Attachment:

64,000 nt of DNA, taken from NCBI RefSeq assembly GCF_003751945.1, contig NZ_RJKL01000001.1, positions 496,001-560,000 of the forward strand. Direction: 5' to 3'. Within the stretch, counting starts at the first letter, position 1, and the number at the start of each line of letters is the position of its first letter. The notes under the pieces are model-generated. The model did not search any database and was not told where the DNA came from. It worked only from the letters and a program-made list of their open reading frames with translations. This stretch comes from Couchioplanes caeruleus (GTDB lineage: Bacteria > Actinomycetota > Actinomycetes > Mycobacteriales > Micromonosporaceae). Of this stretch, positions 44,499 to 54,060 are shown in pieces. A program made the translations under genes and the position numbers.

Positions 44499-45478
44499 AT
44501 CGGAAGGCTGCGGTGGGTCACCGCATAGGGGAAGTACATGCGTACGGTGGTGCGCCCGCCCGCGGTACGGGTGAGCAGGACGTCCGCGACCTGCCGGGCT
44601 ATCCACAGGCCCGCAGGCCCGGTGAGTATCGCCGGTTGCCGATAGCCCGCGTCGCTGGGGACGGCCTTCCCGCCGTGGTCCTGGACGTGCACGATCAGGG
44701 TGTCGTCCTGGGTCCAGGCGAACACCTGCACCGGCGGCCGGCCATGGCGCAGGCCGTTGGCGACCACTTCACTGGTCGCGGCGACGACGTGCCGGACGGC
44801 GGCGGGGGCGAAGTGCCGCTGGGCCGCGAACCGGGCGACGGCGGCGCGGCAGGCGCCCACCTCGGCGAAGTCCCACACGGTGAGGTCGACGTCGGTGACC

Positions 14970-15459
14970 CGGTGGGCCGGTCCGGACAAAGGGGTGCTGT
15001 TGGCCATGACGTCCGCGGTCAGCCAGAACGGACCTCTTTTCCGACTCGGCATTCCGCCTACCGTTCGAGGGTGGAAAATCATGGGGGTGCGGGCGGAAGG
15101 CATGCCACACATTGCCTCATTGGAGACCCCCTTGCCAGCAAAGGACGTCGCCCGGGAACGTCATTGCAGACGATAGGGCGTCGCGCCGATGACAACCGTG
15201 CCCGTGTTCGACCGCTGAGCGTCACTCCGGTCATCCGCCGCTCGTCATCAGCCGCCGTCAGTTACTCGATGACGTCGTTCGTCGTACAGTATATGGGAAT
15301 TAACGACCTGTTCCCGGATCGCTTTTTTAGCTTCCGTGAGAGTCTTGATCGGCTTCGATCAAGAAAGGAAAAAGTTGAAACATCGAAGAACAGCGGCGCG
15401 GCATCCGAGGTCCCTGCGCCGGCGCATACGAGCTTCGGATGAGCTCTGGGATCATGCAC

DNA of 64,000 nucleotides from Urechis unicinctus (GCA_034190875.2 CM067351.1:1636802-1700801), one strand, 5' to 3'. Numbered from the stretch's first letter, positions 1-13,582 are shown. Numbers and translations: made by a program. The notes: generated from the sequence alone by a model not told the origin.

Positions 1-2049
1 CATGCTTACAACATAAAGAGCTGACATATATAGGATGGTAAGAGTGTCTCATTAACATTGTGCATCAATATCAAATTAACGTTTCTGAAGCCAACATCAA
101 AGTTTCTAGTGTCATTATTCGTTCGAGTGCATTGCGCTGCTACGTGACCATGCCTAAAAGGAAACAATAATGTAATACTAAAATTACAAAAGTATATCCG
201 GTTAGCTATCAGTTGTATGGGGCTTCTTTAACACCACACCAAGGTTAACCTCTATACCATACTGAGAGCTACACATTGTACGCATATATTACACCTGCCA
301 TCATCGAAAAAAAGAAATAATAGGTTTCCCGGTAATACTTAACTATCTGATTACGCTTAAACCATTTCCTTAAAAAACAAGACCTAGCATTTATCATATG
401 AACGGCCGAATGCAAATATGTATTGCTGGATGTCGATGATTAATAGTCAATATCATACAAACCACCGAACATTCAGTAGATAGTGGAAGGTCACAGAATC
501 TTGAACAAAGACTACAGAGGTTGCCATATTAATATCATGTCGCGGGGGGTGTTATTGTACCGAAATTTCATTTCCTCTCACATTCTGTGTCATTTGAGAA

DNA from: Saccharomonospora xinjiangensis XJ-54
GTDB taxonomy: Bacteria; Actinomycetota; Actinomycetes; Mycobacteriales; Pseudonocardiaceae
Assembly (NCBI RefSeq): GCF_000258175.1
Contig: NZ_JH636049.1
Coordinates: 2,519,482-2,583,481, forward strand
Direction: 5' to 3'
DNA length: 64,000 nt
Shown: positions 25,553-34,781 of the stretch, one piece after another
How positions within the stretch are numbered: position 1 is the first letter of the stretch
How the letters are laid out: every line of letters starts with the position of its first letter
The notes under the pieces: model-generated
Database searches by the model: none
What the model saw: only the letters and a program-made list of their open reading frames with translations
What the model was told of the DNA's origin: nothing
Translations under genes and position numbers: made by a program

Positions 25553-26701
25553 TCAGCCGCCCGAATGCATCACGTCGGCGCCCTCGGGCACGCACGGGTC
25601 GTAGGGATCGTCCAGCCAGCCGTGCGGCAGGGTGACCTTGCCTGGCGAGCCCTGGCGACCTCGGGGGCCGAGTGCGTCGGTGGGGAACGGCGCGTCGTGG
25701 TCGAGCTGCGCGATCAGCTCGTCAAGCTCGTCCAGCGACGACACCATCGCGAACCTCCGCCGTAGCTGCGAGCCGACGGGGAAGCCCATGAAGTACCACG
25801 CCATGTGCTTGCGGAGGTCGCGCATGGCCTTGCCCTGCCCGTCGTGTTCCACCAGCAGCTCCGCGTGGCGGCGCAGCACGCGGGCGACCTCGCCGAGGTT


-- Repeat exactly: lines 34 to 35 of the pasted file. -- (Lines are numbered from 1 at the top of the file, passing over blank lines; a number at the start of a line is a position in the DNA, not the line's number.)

Database searches by the model: none
What the model saw: only the letters and a program-made list of their open reading frames with translations